Woof, thirty dollars for thirty minutes of parking! Plus, the machine was being truculent about accepting paper money.  Have you ever tried to come up with $30 in coins while far from home?  Take my word for it, it’s a challenge.  We were darn lucky that all of us had exchanged a bunch of dollars for francs only the day before — we were able to pay the ransom and make good our escape.  For the rest of the day, Ron was driving in the bus-only lanes, figuring that he’d paid his dues.  (Well, just the one time, actually, and it happened by mistake, and he only drove in the lane for the one block that he was trapped in it, but that’s how we like to tell the story.)

You can see some photos of Versailles (the one tiny part of it that we could see) by clicking here.

[Next:: “Cherchez Les Truffes!”]

Journey to France (#3: “Parisians!”)

[The story thus far: our heroes have navigated their way safely through the minefields of car rentals and viciously-designed European washrooms and have emerged: washed, tanned (we’re from California), and hungry – above all, hungry.]

We met at 7:30 on Sunday night and strolled through La Défense, making our way up to La Grande Arche.  For some reason it was not lit up during our stay — no one was sure why not, although we didn’t ask anyone who actually worked there.  From there, we turned around and walked back through La Défense 1 and across Pont De Nuilly into Nuilly itself.  We could have taken the Metro, of course (in Paris, you’re never more than 1/2 kilometer from a Metro station) but we felt that the exercise might help combat any jet lag, and anyway, it’s fun to walk through Paris, even on its outskirts.

We stopped at a restaurant more or less at random, trying to avoid any apparent chain resaturants or any foreign cuisine.  On that night, we wanted French food!  The one that we selected, like several others that we saw later, had both a “bar/pub”-like area, and a more formal “pure restaurant”-like area.  We sat down in the bar/pub area and asked for a menu, and were immediately confronted with the fact that none of us knew French, even though I took four years of it at school and have been studying it again recently.  It turns out that names of foods are not high on the vocabulary list of words that they teach you in school, despite their importance in real life.  After our waiter felt that we had struggled with the French for a decent amount of time, he offered us the English Menu, which was admittedly a great help, but which you have to be careful of relying upon, because it often has fewer and less interesting items on it.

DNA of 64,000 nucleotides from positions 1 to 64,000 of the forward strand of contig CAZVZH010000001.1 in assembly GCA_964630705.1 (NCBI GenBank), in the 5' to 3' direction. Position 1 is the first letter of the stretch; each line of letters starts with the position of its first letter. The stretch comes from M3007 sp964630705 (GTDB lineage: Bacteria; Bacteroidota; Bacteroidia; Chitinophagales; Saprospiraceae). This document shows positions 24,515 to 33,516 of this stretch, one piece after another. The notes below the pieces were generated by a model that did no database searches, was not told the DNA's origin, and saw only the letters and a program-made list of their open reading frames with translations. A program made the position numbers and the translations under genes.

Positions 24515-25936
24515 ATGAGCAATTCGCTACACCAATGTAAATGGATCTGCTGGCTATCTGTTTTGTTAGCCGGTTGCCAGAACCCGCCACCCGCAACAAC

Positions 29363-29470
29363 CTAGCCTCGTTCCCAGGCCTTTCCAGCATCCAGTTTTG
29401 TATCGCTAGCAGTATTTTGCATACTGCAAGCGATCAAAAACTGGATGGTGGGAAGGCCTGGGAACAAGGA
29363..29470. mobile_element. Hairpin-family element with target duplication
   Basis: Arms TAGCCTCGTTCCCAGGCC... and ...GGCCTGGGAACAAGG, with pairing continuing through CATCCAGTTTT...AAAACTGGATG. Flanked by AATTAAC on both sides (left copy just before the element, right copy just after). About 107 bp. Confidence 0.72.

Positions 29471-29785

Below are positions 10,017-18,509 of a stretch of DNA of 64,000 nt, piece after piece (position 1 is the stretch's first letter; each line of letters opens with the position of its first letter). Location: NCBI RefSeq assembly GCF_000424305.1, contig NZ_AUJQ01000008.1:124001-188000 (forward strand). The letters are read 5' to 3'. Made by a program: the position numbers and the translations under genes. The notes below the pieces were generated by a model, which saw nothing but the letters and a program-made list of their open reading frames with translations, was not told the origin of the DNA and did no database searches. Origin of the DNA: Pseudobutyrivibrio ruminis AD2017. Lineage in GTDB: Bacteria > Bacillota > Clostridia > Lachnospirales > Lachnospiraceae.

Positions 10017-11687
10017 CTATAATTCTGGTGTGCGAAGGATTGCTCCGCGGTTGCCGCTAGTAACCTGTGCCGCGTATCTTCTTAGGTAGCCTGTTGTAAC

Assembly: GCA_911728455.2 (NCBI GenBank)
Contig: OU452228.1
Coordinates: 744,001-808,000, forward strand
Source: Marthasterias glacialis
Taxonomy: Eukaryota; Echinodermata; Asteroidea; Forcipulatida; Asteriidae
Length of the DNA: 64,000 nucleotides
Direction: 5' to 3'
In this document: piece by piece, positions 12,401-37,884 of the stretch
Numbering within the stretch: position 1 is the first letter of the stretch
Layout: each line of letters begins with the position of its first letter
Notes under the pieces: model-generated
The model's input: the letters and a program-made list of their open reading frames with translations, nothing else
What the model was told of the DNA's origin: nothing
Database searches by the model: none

I had already decided that I would try The Scary Foods while in France, and so tonight settled on the Boeuf Tartare.  If you’ve never had it, it’s a raw hamburger patty (by which I mean completely uncooked – grind up your meat, and you’re done!) mixed with a raw egg, various spices, etc.  Larry Helmerich had had Steak Tartare back in the states, back when you could get it here, and pronounced this one to be superior.  Yes, I know, I was taking my life in my hands, but at least I wouldn’t have to worry about Mad Cow disease swimming over from across the Engish Channel, unless, of course, there were illegal pirate cows being dumped on the European market – that does give one pause.  It was pretty tasty, actually, but not something that I imagine that I could develop a craving for, at least, not in the same way that I crave Hot Fudge Brownie Specials from Ben & Jerry’s ice cream shops.

As the bar/pub area became full, some Parisians were seated at our table with us.  Even though I’m somewhat shy, or perhaps because I am, I liked this – it’s a great way to meet new folks, and to have an excuse to talk to them, even though they’re stangers.  They said hello very pleasantly, and later on, when Larry noticed one of them using the same nerdly personal digital assistant that the three of us from Alcatel use (the Palm V), we chatted with we them about that for a bit.  As Larry observed later: no rude French people so far.

For dessert, I ordered crème brulée (a custard that has been scorched with a blow-torch — it’s become quite popular in America in the last 10 years or so).  Although it was extremely good, and subtly different from the American versions in ways that I cannot describe, I almost immediately suffered from Buyer’s Remorse when I saw that one of my tablemates had ordered something called Profiteroles, which I can not describe adequately, other than to say that they involved pastry, chantilly cream, chocolate, and being super-delicious.

Actually, because we’re all on the web, I can point you to a web page that has a nice picture them, along with a recipe for the pastry:

The text reads, in part: “Henri IV had, among his favorites, a mistress named Profiterole. To please her, he invented a light pastry, filled with chantilly and sprinkled with hot chocolate sauce.  Nowadays, the pastry is often filled with vanilla ice cream, but that recipe is not original.”

After a short stroll back to our hotel, we retired to our rooms and slept uniformly well, and awakened easily.  Where was the fearsome jet lag that we had heard so much about?  It seemed that this would not be a problem — and how wrong, how horribly and foolishly wrong I was, to think this.

[Next Installment: “Qu’est-ce c’est l’autocar?”]